By Jane Wakefield
BBC News Online technology staff
Sound engineers could ditch their mixing desks if the work of researchers at Leeds University becomes reality.
Using a mixing desk can be a complicated business
Scientists are developing ways of capturing human movement in three dimensions which would allow music to be created with the gesture of an arm.
It would eliminate the need for music technicians to twiddle hundreds of knobs to achieve the perfect sound.
The technique could also be used for scrolling a webpage, especially useful for people with limited mobility.
The system is being developed at the school of music in the University of Leeds.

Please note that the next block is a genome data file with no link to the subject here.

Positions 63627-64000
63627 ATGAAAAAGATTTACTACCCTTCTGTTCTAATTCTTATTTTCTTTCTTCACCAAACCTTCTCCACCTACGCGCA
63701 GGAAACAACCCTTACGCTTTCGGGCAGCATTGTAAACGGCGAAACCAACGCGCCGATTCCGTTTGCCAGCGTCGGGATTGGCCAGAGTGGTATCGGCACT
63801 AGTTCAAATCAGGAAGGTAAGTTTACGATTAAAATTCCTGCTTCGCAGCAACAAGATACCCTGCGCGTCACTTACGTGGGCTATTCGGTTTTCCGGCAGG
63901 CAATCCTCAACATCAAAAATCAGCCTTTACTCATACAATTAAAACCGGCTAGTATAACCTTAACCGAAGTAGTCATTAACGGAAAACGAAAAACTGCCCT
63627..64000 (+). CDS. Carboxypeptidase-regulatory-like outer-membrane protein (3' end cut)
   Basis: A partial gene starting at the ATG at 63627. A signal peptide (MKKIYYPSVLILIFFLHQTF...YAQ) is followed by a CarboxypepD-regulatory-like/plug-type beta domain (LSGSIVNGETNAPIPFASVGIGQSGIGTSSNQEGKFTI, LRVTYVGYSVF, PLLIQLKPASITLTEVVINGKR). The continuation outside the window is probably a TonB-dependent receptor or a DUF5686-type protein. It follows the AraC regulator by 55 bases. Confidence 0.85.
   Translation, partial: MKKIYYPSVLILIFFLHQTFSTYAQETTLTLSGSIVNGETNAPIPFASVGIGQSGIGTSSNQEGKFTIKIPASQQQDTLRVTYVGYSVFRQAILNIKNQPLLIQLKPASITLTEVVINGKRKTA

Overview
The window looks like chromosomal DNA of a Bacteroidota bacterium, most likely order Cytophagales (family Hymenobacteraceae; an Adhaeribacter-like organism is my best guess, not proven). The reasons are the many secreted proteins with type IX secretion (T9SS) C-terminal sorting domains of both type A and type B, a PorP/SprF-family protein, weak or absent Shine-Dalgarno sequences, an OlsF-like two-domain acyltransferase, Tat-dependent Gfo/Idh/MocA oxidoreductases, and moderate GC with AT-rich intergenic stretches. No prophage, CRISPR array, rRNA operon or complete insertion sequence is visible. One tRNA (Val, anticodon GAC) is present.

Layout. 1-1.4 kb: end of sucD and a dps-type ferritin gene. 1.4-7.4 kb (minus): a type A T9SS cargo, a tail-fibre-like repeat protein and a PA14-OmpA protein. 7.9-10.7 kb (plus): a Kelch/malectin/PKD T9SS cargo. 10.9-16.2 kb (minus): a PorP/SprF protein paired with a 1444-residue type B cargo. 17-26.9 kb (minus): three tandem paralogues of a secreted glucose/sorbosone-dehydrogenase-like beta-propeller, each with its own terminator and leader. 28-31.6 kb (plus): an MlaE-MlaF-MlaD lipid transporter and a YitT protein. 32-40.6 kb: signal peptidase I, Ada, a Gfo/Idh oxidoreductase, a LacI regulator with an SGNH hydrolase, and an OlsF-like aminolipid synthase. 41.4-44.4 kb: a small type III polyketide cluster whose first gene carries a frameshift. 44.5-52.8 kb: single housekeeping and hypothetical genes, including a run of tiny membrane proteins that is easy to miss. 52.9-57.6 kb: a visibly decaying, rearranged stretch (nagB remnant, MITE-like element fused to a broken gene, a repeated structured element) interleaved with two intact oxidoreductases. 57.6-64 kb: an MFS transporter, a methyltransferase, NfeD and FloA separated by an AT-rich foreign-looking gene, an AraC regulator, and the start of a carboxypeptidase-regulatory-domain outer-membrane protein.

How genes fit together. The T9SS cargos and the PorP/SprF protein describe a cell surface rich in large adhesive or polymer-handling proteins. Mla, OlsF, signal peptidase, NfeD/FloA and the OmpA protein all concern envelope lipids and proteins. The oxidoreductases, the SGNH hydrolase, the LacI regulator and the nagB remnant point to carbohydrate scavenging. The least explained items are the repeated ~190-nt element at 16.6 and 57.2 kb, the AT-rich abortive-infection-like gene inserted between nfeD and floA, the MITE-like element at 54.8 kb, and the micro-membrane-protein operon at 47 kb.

Dr Kia Ng of the Interdisciplinary Centre for Scientific Research in Music is leading the project, which captures 3D movements using infra-red light.
The light is projected onto tiny reflective balls attached to clothing and monitored by 12 cameras.
The computer recognises the changing positions of the balls and turns different gestures into instructions for music software.
"Effectively a person could play a note by blinking an eye or moving a foot. The possibility is for anybody to control a musical composition," Dr Ng told the BBC programme Go Digital.
Of course there are risks that the wrong gesture could lead to a bum note, so the system is also going to have a more pre-composed system that can intelligently guess what a series of gestures represents.
"The biggest challenge is to train the system to anticipate movement," said Dr Ng.
"To make sense of a gesture it need to know not only where an object has been and where it is, but also where it will be," he added.
He is hopeful that the system can be put to the test at a live concert by the end of next year.
You can hear more about the research on the BBC World Service programme, Go Digital